No loafing around at the research farm
Here at Sollio Agriculture’s research farm, we leave nothing to chance. It takes several years of research and field work all over the country to get a product to your field. Our team will even hand make certain varieties and use them to bake bread. It’s that kind of attention to detail and innovative spirit that ultimately helps farmers improve their yields.
When summer ends at the research farm, there’s no loafing around. To make sure that Sollio Agriculture is marketing only the most high-performance cereal varieties, our experts study them down to the most minute details. They even bake their own bread to test the flour’s baking quality.
“Not all wheats make good bread flour. If we want our farmers to be able to sell their crops to mills, we need to develop cultivars specifically designed for that market,” explains Sollio Agriculture researcher Roxanne Henrie. She starts by selecting the flours most likely to produce good bread. Then, her colleagues get to work. In the research farm kitchen, everything is precisely calculated, weighed and measured. “We follow each step to the letter,” Henrie says.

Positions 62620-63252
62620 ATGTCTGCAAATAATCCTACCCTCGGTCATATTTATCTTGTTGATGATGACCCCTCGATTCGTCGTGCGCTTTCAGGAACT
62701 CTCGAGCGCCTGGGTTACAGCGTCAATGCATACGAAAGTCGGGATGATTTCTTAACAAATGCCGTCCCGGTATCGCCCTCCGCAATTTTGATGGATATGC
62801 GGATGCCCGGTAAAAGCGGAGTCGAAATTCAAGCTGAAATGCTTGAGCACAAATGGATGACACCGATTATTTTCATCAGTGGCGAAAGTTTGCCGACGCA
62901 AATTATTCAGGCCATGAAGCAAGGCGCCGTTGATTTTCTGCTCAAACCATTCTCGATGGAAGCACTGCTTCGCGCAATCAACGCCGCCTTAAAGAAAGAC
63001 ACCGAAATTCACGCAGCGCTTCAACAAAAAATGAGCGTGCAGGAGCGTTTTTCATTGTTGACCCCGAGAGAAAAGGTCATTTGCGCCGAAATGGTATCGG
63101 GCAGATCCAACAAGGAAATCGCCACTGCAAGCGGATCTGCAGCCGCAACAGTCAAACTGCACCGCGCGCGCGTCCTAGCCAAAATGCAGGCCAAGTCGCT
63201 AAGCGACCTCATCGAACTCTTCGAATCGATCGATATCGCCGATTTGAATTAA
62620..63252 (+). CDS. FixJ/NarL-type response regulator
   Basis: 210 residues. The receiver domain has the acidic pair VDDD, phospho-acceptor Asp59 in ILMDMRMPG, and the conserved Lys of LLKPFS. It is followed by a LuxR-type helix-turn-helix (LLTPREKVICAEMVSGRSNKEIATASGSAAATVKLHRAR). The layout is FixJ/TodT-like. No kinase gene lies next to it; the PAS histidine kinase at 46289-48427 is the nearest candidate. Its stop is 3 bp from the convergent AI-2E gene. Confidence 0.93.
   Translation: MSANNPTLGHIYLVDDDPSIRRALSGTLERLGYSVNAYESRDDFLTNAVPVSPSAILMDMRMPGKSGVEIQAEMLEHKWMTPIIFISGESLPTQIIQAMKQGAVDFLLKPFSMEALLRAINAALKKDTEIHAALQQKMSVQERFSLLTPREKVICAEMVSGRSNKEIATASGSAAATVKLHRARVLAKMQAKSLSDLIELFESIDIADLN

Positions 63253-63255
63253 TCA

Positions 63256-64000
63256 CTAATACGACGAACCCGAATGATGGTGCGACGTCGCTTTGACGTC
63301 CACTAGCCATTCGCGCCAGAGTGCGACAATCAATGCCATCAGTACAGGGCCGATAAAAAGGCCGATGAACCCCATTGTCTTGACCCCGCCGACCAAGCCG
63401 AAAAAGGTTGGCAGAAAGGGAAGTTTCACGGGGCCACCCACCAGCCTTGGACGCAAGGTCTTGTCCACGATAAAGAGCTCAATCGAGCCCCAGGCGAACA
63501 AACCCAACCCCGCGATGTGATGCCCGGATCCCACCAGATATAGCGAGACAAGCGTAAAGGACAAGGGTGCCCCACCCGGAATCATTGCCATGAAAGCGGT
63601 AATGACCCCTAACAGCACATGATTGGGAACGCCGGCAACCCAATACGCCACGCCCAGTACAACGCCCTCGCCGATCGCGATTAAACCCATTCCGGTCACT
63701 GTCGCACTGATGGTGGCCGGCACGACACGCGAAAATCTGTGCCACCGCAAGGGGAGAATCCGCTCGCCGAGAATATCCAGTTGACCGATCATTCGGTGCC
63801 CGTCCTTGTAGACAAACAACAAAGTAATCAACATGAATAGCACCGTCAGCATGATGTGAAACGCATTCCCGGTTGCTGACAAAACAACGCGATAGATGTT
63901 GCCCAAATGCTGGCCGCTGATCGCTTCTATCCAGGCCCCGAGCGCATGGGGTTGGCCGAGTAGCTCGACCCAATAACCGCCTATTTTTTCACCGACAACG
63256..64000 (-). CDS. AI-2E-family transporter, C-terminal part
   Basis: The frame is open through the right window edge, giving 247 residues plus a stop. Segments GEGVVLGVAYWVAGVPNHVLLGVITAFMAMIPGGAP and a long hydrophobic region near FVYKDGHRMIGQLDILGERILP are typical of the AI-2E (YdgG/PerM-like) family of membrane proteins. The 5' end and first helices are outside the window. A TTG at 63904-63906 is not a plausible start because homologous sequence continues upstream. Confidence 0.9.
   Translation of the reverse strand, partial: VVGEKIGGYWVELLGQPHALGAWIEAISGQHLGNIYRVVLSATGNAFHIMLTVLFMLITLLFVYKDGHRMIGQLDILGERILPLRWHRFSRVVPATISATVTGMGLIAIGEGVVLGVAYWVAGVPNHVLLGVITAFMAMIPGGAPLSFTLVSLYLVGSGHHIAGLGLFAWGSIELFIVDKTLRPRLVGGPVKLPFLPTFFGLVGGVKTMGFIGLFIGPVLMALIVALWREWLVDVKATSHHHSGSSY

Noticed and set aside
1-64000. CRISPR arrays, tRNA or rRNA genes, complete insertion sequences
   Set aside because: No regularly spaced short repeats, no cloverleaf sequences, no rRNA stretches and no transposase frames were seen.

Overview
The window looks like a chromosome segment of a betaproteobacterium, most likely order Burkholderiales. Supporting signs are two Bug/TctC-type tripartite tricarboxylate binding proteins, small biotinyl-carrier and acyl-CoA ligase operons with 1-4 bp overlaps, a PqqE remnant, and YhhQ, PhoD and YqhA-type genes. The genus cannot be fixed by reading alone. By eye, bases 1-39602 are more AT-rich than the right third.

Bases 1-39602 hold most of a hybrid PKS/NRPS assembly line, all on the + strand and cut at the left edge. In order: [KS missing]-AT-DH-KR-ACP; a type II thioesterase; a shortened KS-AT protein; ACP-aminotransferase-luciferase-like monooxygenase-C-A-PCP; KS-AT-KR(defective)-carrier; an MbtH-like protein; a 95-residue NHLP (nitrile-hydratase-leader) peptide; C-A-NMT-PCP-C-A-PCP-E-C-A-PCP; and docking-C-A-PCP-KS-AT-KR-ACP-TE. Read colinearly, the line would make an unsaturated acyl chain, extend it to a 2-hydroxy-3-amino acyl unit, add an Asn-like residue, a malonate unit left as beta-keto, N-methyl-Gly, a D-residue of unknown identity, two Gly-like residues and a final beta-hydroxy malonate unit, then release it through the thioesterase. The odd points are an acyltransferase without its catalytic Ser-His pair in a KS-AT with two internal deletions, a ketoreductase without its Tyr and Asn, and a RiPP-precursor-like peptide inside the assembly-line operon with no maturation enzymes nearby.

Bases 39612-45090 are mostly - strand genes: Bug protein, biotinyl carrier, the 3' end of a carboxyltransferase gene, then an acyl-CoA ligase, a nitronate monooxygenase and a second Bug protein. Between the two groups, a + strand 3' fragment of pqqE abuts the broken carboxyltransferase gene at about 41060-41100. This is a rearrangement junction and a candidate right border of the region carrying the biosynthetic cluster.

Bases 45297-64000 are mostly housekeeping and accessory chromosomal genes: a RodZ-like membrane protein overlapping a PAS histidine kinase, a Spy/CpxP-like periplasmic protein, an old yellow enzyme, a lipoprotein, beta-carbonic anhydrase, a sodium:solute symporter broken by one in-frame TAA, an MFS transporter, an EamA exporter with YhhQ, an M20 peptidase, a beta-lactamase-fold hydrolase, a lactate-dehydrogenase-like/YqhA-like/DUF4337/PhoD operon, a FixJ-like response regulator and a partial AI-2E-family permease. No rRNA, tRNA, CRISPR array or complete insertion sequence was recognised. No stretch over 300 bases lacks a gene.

Once the bread is out of the oven, our experts check for volume, colour and air bubbles. They also compare it with control bread already known to be high quality. “These tests allow us to predict the chances that mills will be interested in a particular flour,” Henrie adds. “When we develop bread wheat varieties, it opens up new markets for farmers.”
Striving for better yields
Henrie’s work and that of her colleagues doesn’t stop at breadmaking, of course. At the research farm and in other locations across Canada, our experts test many varieties of forage crops and cereals.
“It takes years before a new cultivar makes it to market,” Henrie says. “We have to make sure that our products are well adapted to their environment and that they offer the best possible yield for farmers.”